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Christians And The Religions: Towards A Contextual Theology Of Religions

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Chapter Summary

This chapter shows how a Christian thinks about other traditions and sincerely deals with the dilemma that world religions are global as well as local and are themselves pluralistic. The radicalization of pluralism and the conflictive relations between traditions profoundly affect the theology of religions. Not only strong liberalism but also Christian exclusivism that does not listen to what other people have discovered in their lives is the end of dialogue. The world is a global village; world religions are international phenomena. The peace of mind of Buddhist sects, the zakat of Muslims and their stress on the equality of humankind, Gandhi's ahimsa, the loving-kindness of the Dalai Lama and the practical wisdom of healers in traditional religions-all good things can be appreciated. It is important that inter-religious dialogue is not a hobby for liberal theology, and that theological studies truly feed the dialogue in the streets and in congregations.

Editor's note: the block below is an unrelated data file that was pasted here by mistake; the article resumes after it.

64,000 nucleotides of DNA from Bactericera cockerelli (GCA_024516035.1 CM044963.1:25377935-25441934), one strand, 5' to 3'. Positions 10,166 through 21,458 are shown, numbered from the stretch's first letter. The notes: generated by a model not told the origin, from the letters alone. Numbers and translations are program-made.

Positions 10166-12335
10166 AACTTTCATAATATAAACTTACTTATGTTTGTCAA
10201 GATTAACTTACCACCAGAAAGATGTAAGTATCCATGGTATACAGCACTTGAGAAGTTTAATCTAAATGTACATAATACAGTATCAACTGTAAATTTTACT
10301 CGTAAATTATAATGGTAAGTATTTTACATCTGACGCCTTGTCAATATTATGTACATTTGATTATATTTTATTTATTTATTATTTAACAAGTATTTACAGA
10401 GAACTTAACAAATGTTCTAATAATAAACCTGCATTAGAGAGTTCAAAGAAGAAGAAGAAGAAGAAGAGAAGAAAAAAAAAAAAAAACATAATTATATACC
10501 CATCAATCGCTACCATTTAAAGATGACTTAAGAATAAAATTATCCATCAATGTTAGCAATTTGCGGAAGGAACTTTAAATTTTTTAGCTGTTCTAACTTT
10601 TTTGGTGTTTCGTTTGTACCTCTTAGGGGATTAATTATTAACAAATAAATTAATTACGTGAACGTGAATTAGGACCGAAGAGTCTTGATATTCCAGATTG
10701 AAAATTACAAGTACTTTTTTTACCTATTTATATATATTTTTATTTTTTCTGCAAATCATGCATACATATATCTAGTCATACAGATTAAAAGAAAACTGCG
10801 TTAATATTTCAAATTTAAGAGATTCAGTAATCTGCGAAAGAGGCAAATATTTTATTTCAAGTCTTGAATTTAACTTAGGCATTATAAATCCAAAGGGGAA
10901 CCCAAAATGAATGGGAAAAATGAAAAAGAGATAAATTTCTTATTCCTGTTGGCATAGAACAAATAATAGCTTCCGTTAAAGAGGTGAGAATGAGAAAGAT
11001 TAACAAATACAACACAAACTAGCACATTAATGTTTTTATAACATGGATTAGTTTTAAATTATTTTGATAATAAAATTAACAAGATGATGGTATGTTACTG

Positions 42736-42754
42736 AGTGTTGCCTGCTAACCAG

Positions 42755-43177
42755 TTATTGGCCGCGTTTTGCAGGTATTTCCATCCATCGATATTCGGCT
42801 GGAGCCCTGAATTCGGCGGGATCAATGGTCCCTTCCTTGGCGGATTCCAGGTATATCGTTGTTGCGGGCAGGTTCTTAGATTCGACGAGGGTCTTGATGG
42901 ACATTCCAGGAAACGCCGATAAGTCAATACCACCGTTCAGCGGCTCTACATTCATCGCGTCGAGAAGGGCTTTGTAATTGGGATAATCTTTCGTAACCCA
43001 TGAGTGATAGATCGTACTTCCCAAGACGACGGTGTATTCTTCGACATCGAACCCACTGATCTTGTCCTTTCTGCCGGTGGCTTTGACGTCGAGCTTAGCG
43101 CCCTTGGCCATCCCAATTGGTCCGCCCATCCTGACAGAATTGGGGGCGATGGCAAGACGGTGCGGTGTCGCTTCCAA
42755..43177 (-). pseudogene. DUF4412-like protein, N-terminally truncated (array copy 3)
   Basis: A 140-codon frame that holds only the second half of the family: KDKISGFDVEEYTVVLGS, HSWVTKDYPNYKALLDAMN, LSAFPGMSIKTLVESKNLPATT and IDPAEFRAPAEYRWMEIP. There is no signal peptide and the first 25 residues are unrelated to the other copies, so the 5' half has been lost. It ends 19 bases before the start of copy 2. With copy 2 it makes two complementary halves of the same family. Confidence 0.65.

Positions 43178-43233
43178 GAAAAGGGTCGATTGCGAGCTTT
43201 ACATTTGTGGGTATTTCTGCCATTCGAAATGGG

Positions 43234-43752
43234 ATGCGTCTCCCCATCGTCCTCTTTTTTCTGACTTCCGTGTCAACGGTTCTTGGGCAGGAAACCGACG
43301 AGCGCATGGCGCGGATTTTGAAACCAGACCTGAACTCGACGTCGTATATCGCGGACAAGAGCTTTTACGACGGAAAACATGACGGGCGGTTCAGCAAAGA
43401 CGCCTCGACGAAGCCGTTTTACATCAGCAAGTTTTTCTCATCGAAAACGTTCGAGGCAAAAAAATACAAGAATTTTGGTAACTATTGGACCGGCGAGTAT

Keywords: Buddhist; Christian exclusivism; inter-religious dialogue; liberal theology; Muslims; theology of religions

10.1163/ej.9789004158061.i-514.134
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